Healthcare providers and industry groups are warning Congress of an urgent need to improve standards and practices to protect medical devices and electronic health records from cyberattacks.
Suggestions ranging from better coordination between organizations to federal help in covering the costs of protecting patient data are spelled out in nearly 300 pages of comments submitted to the House Energy and Commerce Committee. The panel in April issued a request for information on how to improve cybersecurity in the medical device sector. Congress is concerned that older “legacy” technologies may be more vulnerable to security threats than their modern counterparts.
The effort is part of a response to the 2017 global ransomware attack dubbed WannaCry that underscored the cybersecurity risks facing device makers, hospitals and healthcare facilities. The massive cyberattack froze computers at hospitals across the United Kingdom and disrupted businesses in more than 100 countries. Hundreds of thousands of devices were infected, according to the House committee.
Cybersecurity issues continue to hound healthcare organizations. The American Medical Association said 83 percent of physician practices report they have experienced some form of a cybersecurity attack, and the majority of doctors are concerned about future cyber attacks on their practices.
“The healthcare sector exchanges health information electronically more than ever before, putting the entire healthcare ecosystem at risk,” the AMA said in comments to the committee.
The AMA urged adoption of public policy that emphasizes greater transparency, physician educational resources, more equal distribution of liability risk and government enforcement between physicians, technology vendors and manufacturers, and positive incentives to encourage adoption of best practices.
A compromised EHR could prevent a physician from seeing a patient’s medical history, including drug allergies, historical blood pressure readings and previous medical treatments — which could lead to adverse outcomes, the American Alliance of Orthopaedic Executives said in its comments.
Devices including X-ray, MRI and ultrasound machines also need to interface with the EHR to store patient information for later reference or transfer to another provider.
“Healthcare is one of the few sectors of the economy in which a failure of our networks may mean the difference between life and death,” the group said.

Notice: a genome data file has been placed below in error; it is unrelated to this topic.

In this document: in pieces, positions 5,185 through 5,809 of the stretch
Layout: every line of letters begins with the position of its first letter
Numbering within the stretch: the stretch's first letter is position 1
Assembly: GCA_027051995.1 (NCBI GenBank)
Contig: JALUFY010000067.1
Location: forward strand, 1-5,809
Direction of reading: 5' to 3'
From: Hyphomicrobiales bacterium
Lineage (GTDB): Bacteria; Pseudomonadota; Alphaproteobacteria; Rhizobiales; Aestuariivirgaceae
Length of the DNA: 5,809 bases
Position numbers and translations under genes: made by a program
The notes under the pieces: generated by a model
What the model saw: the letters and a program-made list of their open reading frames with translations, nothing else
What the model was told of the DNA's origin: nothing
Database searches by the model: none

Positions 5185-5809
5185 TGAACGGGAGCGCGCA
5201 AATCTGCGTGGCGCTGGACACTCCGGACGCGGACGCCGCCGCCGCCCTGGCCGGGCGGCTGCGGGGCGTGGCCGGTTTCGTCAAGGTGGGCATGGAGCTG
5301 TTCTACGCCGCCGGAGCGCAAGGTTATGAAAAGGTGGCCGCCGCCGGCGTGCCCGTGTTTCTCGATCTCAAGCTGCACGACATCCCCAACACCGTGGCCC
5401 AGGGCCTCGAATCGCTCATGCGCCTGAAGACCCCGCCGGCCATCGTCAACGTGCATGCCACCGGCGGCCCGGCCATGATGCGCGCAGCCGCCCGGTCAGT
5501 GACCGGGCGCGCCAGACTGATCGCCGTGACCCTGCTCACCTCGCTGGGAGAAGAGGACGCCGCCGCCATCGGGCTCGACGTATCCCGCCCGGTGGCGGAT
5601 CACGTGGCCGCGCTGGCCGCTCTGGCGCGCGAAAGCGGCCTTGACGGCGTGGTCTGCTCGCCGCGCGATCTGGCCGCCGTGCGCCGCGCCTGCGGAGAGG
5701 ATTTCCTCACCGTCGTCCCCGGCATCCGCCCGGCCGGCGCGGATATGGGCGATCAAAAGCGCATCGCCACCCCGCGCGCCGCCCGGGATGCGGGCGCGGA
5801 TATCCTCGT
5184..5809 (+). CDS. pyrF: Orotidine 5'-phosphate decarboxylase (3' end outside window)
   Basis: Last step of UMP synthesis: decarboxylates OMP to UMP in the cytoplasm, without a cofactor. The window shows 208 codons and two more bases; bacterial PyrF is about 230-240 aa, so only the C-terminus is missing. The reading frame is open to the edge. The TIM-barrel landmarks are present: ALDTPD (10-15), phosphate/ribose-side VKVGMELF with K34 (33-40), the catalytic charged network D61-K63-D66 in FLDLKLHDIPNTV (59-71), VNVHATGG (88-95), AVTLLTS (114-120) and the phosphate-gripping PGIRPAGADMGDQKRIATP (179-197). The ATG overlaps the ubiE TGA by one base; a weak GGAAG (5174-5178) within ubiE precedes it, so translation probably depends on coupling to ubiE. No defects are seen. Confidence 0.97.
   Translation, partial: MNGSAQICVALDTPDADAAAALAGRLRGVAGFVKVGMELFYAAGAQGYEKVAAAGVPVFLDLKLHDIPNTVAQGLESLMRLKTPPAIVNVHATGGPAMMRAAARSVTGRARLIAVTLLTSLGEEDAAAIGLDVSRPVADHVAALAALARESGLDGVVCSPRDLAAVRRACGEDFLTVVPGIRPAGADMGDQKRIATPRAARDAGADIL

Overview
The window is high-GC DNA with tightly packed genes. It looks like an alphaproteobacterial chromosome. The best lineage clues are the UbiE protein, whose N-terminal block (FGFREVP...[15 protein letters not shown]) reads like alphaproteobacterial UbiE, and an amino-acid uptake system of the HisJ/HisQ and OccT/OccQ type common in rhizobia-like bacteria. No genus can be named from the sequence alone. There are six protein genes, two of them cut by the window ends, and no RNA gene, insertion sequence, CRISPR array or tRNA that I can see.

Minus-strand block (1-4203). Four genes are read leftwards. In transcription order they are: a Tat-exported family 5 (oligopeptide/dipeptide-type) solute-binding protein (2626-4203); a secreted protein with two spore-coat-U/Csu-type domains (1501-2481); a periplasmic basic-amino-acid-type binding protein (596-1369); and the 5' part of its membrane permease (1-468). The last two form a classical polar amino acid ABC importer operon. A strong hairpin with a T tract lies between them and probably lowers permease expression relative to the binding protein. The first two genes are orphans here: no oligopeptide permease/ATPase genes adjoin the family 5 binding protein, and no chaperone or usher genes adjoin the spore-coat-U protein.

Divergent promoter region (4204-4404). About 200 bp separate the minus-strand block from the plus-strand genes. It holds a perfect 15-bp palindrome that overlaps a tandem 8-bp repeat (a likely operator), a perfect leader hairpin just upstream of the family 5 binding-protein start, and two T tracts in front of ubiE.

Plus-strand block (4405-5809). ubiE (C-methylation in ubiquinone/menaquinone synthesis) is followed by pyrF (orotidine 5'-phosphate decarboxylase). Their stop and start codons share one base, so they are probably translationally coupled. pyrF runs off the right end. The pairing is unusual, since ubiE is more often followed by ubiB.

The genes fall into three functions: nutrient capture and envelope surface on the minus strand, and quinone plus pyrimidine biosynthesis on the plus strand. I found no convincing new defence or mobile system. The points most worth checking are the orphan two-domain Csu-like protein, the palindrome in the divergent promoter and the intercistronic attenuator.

Median technology costs for its members were $60,789 per practice in 2016. The executives suggested federal assistance such as tax breaks or an expense component to Medicare reimbursements to encourage adoption of new security protocols.
A cybersecurity risk could affect not only the security of sensitive patient information, but also the performance of medical devices that are life-sustaining, such as anesthesia machines, ventilators and therapy-delivery devices like infusion pumps, according to the American Hospital Association.
Many legacy devices were not built with cybersecurity in mind but are still clinically useful, the AHA said. For most hospitals and health systems, replacing these technologies is not financially feasible, and many can replace only about 10 percent of devices each year, the hospital group said.
Manufacturers must support end-users by wrapping security precautions around legacy devices, adding security tools and auditing capabilities, conducting regular updates, patching all software and communicating security vulnerabilities quickly through consistent channels, the AHA said.
Medical device lobby AdvaMed said any policies that would require its members to support legacy technologies indefinitely would slow development of new innovations and could influence the financial viability of smaller manufacturers.
The American College of Radiology, representing more than 35,000 radiologists, nuclear medicine physicians, radiation oncologists and medical physicists, urged Congress to “exercise restraint” in enacting any legislation that would put an undue burden on end-users such as radiologists.
“The ACR does not support government policies that would inappropriately shift more responsibility/liability associated with medical device cybersecurity away from manufacturers and onto physicians,” the group stated.
ECRI Institute, a research organization focused on cybersecurity for medical technologies, said manufacturers should be encouraged to proactively share device-specific security information such as patches and known vulnerabilities because healthcare organizations lack the knowledge to assess and manage the risk of legacy devices in their inventory.
Kaiser Permanente said policies to improve legacy system cybersecurity should strengthen the ability of healthcare delivery systems to counter current market dynamics, which it said strongly favors manufacturers.
“There are few incentives to encourage manufacturers to invest in supporting older versions of software when they can profit from the continuous need of the healthcare industry to upgrade hardware, software and (operating systems) due to obsolescence. A more level playing field will enhance cybersecurity across healthcare, help ensure greater patient safety, and improve the business value of clinical technology in healthcare delivery,” the healthcare organization said.
Device maker Becton Dickinson recommended manufacturers and healthcare organizations take a coordinated approach to improving transparency and making decisions on security patches and upgrades in response to new risks introduced during a product’s lifetime.